Welcome to my weekly feature that focuses on audiobooks. It’s time to…
Audiobook review: Bound by Flames
NOTE: This review may contain spoilers from the previous books in the series.
It’s been a few books since I last listened to the Night Prince series, and I have to say the time away seems to have changed my feelings towards the series and narrator. I’m not sure if it’s this book in particular, or if it’s due to what I’ve listened to in the interim, but I’m not enjoying the story and narrator nearly as much as I did a couple months ago.
The story opens with Leila using her electrical talents to try to find which of Vlad’s associates are working with his mortal enemy. Unfortunately, she places herself in danger, and being the controlling, overprotective vampire he is, Vlad puts a semi-permanent stop to her efforts. This puts the pair at odds as neither can find a way to a happy middle-ground where Leila helps. However, as the danger intensifies, Vlad must turn to another enemy for assistance.
The focus of the entire book is finding Szilagyi, the vampire who has pretty much ruined Vlad’s life lately. And while I was temporary irritated at the wall put up between Vlad and Leila, the communication and compromises came much sooner than I expected. Although, I was annoyed at the constant references to Leila’s dreaded “inner voice” and the “he’ll leave you when he finds out what you did” scenes. However, Vlad and Leila’s relationship strengthened even more during the course of the book, and for that I’m grateful. They had a couple of emotionally intense scenes, which reminded me of the reasons why I enjoy this series.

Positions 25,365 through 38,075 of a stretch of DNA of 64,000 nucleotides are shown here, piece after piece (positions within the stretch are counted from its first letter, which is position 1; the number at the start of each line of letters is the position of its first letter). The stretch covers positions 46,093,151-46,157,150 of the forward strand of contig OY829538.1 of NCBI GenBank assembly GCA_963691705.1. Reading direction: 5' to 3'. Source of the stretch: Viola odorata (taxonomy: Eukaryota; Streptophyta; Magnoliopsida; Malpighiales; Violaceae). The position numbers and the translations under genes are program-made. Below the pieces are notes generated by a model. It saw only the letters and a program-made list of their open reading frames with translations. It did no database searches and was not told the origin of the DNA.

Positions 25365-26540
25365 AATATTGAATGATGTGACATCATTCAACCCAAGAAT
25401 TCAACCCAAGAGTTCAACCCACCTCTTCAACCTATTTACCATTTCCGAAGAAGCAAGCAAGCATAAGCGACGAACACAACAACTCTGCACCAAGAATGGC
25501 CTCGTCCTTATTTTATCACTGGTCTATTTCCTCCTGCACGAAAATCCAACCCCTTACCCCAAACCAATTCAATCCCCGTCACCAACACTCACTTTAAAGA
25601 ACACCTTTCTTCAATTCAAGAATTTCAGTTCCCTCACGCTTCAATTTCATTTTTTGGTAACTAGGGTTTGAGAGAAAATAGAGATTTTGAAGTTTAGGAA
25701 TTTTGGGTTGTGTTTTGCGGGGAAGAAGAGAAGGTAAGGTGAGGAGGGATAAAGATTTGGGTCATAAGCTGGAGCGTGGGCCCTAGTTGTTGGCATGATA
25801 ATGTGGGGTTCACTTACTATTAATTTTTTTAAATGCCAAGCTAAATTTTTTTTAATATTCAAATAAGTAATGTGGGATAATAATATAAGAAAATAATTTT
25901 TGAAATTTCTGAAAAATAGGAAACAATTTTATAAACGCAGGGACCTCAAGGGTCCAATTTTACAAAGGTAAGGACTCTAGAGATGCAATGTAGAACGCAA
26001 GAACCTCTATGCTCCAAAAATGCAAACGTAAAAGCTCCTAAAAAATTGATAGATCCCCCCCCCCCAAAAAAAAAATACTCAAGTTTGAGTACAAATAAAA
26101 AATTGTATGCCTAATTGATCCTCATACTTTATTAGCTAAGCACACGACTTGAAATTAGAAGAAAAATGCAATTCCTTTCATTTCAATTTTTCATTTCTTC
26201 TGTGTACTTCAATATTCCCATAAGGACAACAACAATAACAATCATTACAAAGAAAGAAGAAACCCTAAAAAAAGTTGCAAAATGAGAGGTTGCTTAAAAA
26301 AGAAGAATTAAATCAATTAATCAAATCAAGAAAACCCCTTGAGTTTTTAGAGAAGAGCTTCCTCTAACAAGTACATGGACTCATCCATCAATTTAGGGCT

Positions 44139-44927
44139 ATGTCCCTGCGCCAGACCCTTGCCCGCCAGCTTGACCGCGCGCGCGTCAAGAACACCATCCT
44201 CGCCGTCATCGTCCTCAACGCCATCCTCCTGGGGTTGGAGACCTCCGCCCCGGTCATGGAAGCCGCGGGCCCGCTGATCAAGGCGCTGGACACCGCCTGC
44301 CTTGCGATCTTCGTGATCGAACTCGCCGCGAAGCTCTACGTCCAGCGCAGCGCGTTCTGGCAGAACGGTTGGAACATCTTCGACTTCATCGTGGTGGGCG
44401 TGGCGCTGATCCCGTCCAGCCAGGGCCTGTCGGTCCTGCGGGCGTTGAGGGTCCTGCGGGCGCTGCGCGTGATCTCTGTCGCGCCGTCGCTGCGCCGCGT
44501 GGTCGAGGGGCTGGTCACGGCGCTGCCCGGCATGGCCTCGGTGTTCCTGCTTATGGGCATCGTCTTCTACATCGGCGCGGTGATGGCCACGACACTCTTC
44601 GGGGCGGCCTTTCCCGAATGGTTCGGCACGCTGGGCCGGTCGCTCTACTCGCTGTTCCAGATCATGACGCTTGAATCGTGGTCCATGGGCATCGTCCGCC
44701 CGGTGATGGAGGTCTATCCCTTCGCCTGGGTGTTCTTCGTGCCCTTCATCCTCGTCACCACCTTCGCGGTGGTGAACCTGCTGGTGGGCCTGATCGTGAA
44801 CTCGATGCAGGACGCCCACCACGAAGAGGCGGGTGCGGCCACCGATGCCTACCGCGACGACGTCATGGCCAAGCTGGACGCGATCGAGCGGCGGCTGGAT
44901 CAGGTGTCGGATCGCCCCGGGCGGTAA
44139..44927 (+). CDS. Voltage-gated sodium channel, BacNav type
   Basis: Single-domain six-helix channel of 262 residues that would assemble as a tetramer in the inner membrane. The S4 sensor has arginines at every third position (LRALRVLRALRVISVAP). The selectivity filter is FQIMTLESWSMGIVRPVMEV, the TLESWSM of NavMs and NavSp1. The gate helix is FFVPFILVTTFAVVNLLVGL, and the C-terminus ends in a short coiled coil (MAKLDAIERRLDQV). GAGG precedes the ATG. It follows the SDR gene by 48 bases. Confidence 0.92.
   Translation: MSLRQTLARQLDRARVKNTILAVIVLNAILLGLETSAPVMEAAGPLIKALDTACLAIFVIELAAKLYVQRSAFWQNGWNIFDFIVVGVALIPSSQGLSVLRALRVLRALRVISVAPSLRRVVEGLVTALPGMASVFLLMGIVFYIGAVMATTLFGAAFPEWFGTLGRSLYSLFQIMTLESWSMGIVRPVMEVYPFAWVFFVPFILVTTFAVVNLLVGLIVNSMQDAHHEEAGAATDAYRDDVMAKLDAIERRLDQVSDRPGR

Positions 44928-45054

With that said, I have to ask… how many times will Leila be captured and tortured? Enough already. It’s old news and I really hope that it won’t happen again in future titles. And there will be future titles. While Bound by Flames may put a wrap on some of the outstanding, over-arching storylines, the ending provides insight to an even more dangerous threat to Vlad and his family.
Finally, the narration really annoyed me at times when listening to the story. Where as in the past I enjoyed Ms. Gilbert’s non-speaking vocal additions and the way she’d infuse emotion into the voices, this time around I found it to be over the top. Things like Leila’s whiny voice, the silly giggling, and the passion-driven breathlessness sounded forced and overly dramatic. I wonder if I would have liked the story better if I’d read it instead.
In the end, my return to Vlad and Leila was entertaining, even with some of the annoyances. Their relationship is the primary thing I enjoy about the series, and that held strong through the listening of Bound by Flames.